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William Irvine


1863 - 1947

Presbyterian evangelist. Born in Kilsyth (North Lanarkshire), the third of eleven children of a miner, Irvine was educated at Kilsyth Academy. He worked as a miner but gave up employment to spend two years at John Anderson's Bible Training College in Glasgow (1893-5).

In 1897, while travelling in Ireland, Irvine founded the mysterious two-by-two itinerant ministry. This evangelical organisation, also known as the 'tramp mission' or 'the church without a name', attracted crowds to open-air missions held across the country. Workers were sent to America and Irvine himself travelled regularly around the globe in the early years of the 20th Century. Irvine was convinced that the Book of Revelations should be taken literally and that the world was about to come to an end. In 1914, this brought about a schism in the church and Irvine left, along with a few hundred loyal supporters. They became known as the Message People, the Witnesses, or Irvinites. Irvine went on to declare himself a prophet and continued to urge his followers to prepare for the end of the world.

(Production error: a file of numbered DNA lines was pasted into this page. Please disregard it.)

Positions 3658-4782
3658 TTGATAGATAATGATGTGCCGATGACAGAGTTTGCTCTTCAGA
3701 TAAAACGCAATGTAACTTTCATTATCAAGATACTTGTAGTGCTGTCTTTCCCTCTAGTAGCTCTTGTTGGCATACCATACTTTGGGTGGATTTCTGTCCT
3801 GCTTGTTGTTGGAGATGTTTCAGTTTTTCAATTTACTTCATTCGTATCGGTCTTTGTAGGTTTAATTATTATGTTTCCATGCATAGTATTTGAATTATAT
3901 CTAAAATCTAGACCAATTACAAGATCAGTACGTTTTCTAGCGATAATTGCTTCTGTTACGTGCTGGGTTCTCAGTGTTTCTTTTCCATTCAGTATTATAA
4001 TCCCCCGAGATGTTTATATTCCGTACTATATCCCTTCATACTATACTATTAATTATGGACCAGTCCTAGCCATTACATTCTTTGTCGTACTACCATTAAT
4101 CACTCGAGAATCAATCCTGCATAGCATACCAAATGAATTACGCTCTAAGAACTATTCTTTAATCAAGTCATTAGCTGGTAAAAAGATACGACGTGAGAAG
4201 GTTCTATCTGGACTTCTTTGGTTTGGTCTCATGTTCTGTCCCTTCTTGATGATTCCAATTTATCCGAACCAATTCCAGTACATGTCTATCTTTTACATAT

Having suffered from throat cancer, Irvine died in Jerusalem. The church he founded continues today, with up to 500,000 members world-wide.


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